Charleston, South Carolina’s oldest and second-largest city, is a great place to live for its rich history, incredible architecture, world-class restaurants, and beautiful coastlines. But how does it measure up in terms of being a sustainable energy city?
With a favorable net metering policy, solar tax credit incentives, and the decreasing cost of solar installation, it seems as though the City of Charleston and its residents have been actively warming up to utilizing the power of solar.
One of the first moves that helped usher in the solar power movement was the state’s new net metering policy. Net metering is a billing system that credits solar energy system owners for the electricity they add to the grid. When a solar power system homeowner is able to take advantage of net metering, the electricity meter will run backwards to provide a credit against what electricity is consumed at periods where the home's electricity use exceeds the system's output. Customers are then only billed for their “net” energy use. In April 2014, the South Carolina state legislature passed a bill to stipulate that utilities will offer net energy metering at the full retail rate. Score! Therefore, when a homeowner generates more electricity consumed in a month, excess kilowatt-hour credits roll over to the user’s next month’s utility bill. Utilities also must annually pay out for any excess electric production to zero-out electric bills and re-start the monthly carry-over process. This means that users can hook up to the grid and actually make money with the energy they produce, paying off the initial costs of solar power installation in Charleston much faster! Unfortunately, net metering is not available in every state, so Charleston residents should take advantage.
To help Charleston residents off-set the initial costs of installing a solar power system, there are two tax credits available, on both a federal and state level. These tax credits are a dollar-for-dollar reduction in the amount of tax that’s owed. The federal credit is 30 percent of the cost of the system. So if you install a system that costs $20,000, you will get a $6,000 federal tax credit. The state tax credit is worth 25 percent of he cost. But each year it can only be used to offset $3,500 in tax liability or 50 percent of the tax owed. The difference can be carried forward up to 10 years.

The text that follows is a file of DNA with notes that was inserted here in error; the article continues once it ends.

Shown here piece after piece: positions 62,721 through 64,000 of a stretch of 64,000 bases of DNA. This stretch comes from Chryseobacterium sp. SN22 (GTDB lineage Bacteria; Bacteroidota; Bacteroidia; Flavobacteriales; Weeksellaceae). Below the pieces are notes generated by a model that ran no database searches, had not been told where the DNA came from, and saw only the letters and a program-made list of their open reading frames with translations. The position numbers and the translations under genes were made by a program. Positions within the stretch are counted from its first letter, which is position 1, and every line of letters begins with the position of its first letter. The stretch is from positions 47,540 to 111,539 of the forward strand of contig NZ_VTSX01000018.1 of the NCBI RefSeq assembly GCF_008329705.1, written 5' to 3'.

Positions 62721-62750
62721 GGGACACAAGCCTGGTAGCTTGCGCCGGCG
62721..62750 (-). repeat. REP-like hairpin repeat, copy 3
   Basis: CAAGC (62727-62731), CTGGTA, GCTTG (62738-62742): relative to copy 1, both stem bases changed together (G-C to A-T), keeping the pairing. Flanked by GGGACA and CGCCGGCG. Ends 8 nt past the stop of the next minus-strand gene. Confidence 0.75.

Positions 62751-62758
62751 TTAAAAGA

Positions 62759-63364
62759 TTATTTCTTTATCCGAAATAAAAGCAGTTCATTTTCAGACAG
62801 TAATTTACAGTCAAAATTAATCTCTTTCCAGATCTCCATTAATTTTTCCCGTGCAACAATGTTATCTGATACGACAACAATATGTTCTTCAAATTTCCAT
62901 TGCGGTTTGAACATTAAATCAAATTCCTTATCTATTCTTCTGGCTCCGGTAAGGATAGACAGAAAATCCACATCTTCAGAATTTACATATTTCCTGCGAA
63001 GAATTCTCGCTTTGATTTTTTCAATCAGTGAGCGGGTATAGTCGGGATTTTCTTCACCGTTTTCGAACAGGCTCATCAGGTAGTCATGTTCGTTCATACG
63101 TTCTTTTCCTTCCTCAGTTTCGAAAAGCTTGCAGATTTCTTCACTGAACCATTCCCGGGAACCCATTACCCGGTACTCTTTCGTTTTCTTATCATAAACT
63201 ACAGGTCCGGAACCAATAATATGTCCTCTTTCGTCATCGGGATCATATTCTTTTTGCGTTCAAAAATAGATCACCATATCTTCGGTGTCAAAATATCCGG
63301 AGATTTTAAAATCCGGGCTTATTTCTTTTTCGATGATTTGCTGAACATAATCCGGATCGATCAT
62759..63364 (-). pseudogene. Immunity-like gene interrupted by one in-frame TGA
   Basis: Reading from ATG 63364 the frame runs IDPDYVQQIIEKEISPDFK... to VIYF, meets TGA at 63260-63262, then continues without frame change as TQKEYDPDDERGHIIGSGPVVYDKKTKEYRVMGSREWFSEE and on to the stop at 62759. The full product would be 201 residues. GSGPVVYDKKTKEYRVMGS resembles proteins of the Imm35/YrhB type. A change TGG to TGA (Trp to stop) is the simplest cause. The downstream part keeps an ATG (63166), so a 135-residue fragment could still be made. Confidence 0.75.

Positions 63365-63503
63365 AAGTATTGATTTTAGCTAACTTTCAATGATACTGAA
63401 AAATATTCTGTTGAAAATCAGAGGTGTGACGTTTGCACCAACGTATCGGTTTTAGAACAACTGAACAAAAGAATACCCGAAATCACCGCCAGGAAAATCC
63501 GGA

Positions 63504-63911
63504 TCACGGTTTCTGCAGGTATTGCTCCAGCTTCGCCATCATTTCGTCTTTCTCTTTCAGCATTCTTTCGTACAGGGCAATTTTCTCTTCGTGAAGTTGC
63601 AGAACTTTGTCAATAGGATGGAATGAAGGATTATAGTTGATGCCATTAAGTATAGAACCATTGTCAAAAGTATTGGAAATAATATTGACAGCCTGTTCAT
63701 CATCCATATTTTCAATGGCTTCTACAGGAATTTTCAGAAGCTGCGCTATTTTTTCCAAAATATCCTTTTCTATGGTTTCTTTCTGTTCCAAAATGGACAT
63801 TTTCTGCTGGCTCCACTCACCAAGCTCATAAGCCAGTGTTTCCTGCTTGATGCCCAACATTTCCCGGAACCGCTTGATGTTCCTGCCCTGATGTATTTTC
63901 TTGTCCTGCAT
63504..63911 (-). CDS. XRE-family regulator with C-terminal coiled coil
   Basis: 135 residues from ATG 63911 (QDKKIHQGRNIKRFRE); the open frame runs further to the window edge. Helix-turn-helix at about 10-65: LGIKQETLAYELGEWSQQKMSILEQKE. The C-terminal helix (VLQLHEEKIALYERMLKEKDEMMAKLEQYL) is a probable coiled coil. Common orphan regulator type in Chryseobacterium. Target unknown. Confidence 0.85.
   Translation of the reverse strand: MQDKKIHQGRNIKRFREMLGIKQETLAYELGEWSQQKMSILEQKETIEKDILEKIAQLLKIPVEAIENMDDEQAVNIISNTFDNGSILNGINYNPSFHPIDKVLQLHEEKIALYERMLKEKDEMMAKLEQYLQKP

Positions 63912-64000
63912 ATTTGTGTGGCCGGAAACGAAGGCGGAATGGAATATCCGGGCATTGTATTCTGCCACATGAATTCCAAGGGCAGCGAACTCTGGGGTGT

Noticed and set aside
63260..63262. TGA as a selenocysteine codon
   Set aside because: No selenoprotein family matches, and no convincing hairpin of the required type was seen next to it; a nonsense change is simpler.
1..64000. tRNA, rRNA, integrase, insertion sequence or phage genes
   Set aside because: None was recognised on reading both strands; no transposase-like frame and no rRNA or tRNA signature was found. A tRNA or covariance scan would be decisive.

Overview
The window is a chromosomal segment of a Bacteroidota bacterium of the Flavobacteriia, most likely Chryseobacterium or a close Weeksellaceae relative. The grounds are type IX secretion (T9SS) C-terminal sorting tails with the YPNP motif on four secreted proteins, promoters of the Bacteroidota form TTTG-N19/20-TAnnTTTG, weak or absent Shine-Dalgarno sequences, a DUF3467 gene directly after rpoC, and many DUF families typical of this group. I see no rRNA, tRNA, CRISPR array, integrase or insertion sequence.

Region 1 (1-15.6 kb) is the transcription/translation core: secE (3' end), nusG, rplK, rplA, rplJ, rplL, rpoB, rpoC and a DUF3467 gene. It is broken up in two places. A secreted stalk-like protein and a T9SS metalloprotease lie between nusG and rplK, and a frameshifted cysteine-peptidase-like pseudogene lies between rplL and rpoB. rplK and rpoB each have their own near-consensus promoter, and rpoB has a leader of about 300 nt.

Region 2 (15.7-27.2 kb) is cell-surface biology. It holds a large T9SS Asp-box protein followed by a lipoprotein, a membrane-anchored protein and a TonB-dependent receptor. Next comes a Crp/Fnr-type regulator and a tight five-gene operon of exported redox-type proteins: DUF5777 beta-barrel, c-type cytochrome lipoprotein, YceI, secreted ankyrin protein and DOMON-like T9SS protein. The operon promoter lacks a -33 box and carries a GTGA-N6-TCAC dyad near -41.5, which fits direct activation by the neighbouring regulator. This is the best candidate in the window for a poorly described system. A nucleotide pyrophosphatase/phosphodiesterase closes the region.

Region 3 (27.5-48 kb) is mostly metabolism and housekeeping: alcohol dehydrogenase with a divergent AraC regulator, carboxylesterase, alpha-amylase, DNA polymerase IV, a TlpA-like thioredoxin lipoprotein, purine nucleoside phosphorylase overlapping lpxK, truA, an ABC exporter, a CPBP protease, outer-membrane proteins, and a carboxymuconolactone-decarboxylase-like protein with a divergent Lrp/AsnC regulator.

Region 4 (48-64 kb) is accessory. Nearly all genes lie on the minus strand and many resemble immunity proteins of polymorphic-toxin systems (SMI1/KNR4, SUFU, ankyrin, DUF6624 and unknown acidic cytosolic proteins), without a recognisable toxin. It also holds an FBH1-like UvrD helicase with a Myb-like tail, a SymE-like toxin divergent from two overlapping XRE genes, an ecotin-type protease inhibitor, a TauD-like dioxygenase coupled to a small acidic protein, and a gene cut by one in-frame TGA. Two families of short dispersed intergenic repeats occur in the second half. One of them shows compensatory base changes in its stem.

If you’re lucky enough to live Mt Pleasant, Isle of Palms, Sullivan’s Island, or on the Charleston peninsula itself and thinking about generating your own free energy with solar power, there are a few things to consider. Firstly, you need to be a homeowner. If you can check that off, then it will be important to evaluate how much unshaded roof space you have. Solar installation experts will usually come out and assess your home if you’re not sure. You can request free solar quotes and speak with solar panel installers in Charleston by filling out the short form below.
Next, you may need to check with your homeowners association. Charleston and the surrounding areas are so unique because of their historical integrity, which means that there are some architectural regulations you may have to abide by. There may be some red tape to cut, but many homeowners’ organizations have begun to embrace the adoption of solar systems within their subdivisions. According to The Daniel Island News, “While we are supportive of alternative energy solutions, we seek to balance these solutions with the aesthetic expectations as set forth in our Design Guidelines,” said Jane Baker, Vice President of Community Services for the Daniel Island Property Owners Association. Sounds like a step in the right direction!
There are many benefits of solar energy in homes in any state. You can protect the environment by reducing your carbon emissions, save money on your monthly utility bill, and get a greater return on your home by installing solar panels. What is the cost of solar energy? Check our solar power calculator to configure how much it would cost you and how much you could be saving each month. It’s a great time to adopt residential solar in Charleston and solar power in South Carolina in general has been gaining exciting momentum.